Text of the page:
Indeed, there are plenty of people of colour who voted to leave the EEC: among celebrities they include the footballers John Barnes and Sol Campbell, while a most eloquent adherent of Brexit was an Afro-Caribbean lady interviewed in the Essex town of Romford (turnout 70 per cent in favour of leaving) when the BBC went there soliciting shoppers’ views.
It has been noticeable from the first that, apart from George Galloway, the enemies of Israel have been overwhelmingly anti-Brexit. They include pro-Corbyn vicar Stephen Sizer (now well back in the Facebook groove) and Scottish Palestine Solidarity Campaign chief Mick Napier (a regular guest on Press TV whenever a shower of fierce invective about the Zionist Entity is sought), who on social media brought to his followers’ attention an article by Nadine El-Enany, lecturer in law at Birkbeck Law School, University of London. Inter alia:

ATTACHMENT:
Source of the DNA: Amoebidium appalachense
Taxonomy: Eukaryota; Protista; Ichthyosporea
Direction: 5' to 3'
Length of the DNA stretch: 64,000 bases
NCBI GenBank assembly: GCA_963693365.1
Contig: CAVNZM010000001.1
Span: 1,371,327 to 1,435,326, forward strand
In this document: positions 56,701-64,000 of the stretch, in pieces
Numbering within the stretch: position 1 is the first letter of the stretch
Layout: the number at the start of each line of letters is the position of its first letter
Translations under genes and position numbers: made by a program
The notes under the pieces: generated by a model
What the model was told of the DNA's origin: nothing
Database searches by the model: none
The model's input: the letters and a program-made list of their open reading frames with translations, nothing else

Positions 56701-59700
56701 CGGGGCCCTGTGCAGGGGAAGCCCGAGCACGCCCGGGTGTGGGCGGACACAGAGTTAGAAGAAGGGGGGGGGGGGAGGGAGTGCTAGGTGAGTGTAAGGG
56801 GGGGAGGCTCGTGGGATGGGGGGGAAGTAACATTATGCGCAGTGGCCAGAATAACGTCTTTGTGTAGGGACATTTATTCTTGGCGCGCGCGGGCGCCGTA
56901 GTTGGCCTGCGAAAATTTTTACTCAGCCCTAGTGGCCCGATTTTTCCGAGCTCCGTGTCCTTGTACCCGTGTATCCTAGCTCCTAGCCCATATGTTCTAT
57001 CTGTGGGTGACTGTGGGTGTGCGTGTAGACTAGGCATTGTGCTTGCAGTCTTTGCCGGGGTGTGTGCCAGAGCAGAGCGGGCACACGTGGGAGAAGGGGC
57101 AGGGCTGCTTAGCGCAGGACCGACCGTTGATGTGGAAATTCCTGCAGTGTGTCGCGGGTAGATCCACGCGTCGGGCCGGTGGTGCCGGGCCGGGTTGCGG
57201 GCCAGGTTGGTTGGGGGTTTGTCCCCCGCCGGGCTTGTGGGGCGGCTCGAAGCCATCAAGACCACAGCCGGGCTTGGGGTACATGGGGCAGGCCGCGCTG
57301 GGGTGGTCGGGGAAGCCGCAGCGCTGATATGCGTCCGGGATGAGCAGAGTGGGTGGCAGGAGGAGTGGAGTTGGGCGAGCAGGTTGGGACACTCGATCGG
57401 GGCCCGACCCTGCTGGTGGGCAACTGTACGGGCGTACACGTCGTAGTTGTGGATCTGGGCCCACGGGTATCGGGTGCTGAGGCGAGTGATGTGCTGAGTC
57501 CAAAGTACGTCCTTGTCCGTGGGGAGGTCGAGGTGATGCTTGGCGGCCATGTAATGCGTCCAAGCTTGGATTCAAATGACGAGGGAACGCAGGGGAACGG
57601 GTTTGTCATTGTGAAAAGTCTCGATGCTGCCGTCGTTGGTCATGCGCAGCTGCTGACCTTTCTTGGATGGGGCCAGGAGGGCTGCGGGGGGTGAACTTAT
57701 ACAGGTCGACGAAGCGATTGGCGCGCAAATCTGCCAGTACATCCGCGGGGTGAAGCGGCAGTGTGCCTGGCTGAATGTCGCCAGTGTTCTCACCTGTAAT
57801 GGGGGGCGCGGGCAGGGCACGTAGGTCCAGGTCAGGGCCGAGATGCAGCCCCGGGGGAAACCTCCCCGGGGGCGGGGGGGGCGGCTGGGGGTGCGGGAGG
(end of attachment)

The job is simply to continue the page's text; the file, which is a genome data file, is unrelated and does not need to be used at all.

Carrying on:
‘[T]he referendum has licensed the expression of racism and xenophobia, which has been unleashed with deadly consequences [a reference to Jo Cox’s murder]. The racist discourse that has defined the Brexit campaign must be understood in the context of Britain’s imperial legacy. The terms on which the debate around the referendum have taken place are symptomatic of a Britain struggling to conceive of its place in the world post-Empire. The run up to the EU referendum has shown Britain for what it is. Woodwork: the washed-up bracken of the British Empire, and the ugly flotsam of its legacy of racism….’ (http://criticallegalthinking.com/2016/06/19/brexit-nostalgia-empire/)